Prehistoric bear bones found in Chauvet Cave
French researchers find 30,000-year-old bear bones in a cave known for its Stone Age art.
28 October 2008
PARIS - The ancestor of two main species of bear lived around 1.6 million years ago, according to analysis of bones found in the Chauvet Cave in southern France, known for its Stone Age artwork.
Well-preserved bear bones found in the cave were carbon-dated to 32,000 years ago, French researchers said in a study published on Monday.
Cave bears (Ursus spelaeus) lived in Europe and the Middle East from around 300,000 years ago to around 15,000 years ago, when they became extinct, they said.
The scientists also retrieved pieces of DNA from the bones and reassembled the sequence.
They then used this sample to calculate the species' history, using a method based on a regular rhythm of genetic change.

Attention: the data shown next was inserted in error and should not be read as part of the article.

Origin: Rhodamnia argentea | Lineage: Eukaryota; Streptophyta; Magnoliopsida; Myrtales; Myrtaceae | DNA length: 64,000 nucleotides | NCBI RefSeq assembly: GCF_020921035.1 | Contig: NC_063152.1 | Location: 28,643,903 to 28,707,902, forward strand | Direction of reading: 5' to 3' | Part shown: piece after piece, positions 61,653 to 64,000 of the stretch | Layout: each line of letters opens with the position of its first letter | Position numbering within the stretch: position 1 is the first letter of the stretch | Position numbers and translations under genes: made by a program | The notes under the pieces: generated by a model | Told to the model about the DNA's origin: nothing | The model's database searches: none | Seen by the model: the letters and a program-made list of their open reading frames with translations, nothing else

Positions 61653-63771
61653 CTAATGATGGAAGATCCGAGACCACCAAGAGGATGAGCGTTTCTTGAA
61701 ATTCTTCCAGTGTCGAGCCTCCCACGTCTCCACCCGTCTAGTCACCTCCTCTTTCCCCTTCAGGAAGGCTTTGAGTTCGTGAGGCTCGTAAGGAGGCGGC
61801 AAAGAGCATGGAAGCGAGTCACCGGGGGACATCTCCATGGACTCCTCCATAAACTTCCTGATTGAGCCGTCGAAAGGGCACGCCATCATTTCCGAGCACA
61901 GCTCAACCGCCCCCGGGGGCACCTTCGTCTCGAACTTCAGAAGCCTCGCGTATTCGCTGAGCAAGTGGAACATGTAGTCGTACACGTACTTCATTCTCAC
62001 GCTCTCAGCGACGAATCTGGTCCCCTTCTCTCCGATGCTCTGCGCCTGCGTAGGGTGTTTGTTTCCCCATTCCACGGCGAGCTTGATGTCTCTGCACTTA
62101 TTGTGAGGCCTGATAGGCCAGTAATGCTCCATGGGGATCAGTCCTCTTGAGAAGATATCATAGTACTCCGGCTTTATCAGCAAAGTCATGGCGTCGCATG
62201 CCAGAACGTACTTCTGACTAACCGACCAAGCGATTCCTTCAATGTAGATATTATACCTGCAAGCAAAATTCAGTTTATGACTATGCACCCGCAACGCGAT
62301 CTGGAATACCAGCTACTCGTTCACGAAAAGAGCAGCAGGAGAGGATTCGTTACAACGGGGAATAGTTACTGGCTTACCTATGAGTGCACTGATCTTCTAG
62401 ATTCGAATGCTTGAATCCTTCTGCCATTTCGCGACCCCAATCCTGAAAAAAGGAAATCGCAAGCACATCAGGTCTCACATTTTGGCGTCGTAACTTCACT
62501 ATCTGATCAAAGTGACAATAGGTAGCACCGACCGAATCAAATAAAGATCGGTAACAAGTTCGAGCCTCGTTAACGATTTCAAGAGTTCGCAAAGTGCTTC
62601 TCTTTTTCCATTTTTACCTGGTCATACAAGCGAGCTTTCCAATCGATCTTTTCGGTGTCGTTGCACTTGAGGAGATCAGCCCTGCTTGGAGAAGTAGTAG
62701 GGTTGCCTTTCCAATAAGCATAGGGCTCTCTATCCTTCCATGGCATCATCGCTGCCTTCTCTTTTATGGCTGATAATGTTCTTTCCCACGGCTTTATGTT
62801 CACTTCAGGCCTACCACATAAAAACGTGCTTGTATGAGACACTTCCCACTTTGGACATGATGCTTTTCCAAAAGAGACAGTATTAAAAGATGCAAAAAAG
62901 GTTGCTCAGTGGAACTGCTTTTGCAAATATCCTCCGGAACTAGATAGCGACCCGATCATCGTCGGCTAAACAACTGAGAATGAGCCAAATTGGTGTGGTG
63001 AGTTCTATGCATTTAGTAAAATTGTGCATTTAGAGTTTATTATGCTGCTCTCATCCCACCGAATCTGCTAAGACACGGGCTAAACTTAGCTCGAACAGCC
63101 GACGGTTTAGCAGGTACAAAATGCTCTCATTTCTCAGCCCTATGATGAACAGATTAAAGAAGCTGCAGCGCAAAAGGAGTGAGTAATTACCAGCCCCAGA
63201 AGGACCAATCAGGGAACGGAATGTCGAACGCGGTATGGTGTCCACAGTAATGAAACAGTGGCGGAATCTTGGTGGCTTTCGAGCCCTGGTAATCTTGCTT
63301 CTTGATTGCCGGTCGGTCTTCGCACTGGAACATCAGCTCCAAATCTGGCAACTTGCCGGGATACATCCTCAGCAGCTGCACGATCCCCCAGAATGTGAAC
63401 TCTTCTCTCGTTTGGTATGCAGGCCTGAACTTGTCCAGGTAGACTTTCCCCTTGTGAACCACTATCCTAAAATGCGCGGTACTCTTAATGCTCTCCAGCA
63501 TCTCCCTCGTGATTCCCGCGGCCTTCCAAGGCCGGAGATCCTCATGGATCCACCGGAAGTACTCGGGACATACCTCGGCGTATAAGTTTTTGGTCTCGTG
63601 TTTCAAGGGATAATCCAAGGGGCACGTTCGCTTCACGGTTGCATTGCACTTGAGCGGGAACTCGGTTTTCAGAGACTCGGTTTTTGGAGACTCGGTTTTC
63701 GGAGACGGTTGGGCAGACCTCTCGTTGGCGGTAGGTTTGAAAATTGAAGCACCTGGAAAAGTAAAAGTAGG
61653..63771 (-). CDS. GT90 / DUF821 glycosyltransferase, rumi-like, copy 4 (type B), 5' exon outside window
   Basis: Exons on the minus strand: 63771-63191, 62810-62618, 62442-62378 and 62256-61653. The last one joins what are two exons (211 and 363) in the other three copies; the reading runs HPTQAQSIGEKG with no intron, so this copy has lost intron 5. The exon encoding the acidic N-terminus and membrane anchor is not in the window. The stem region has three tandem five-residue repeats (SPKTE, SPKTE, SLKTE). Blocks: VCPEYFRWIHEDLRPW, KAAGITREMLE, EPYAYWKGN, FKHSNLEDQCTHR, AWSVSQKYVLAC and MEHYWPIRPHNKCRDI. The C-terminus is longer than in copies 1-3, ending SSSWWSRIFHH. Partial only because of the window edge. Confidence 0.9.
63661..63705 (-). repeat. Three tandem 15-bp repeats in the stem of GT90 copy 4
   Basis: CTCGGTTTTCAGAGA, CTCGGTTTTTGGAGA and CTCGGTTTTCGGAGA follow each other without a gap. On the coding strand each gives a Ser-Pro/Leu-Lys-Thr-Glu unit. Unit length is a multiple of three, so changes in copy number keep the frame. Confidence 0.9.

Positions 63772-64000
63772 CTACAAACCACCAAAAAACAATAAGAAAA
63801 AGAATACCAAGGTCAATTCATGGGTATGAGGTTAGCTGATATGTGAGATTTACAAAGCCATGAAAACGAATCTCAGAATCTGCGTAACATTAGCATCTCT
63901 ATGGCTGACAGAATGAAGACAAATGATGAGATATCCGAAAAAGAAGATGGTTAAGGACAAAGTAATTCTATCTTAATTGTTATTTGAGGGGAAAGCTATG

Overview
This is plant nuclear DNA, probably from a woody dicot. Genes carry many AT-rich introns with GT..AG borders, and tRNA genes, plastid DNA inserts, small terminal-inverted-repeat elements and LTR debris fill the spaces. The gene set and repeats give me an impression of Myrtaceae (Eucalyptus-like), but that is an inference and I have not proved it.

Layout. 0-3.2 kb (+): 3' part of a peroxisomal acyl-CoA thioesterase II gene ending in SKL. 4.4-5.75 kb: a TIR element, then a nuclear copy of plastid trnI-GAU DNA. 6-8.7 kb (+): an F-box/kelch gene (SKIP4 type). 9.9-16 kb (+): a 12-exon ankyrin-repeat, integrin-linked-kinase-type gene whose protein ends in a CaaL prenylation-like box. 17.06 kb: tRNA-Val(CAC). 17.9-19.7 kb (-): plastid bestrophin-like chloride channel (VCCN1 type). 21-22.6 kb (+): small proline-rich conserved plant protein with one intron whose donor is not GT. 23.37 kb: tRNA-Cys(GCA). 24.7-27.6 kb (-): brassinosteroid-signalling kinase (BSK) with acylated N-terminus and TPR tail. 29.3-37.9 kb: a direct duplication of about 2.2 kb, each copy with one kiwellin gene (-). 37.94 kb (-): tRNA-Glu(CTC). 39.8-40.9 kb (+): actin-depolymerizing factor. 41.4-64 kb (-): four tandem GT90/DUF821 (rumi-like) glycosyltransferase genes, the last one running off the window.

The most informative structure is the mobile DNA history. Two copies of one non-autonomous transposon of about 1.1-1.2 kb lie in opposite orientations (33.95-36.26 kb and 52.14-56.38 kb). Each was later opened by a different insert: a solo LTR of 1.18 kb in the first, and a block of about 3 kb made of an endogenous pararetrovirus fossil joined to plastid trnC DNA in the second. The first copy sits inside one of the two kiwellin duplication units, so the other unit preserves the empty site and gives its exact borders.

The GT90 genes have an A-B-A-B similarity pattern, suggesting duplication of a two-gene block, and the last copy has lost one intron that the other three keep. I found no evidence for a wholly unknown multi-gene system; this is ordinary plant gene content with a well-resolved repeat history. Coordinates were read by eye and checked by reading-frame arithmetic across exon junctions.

The cave bear was related to the brown bear and polar bear, and all descended from a common ancestor that lived around 1.6 million years ago, the investigators found.
The paper, by a team from the Institute of Biology and Technologies at France's Atomic Energy Commission (CEA), appears in the US journal Proceedings of the National Academy of Sciences (PNAS).
It is the first time that DNA was recovered from remains of prehistoric animals located below the earth.
The trick was carried out on woolly mammoths and mastodons, whose remains were found in Siberian permafrost, and on a flightless New Zealand bird, the moa, which became extinct several hundred years ago.
Caves, while less favourable than deep cold as a form of preservation, ensure stable temperatures of 12-15 degrees Celsius and are sheltered from ultraviolet light.
The Chauvet Cave, located in the Ardeche region of southern France, has the oldest-known cave paintings, with handprints and depictions of horses and other animals dated to around 30,000-32,000 years ago.
[AFP / Expatica]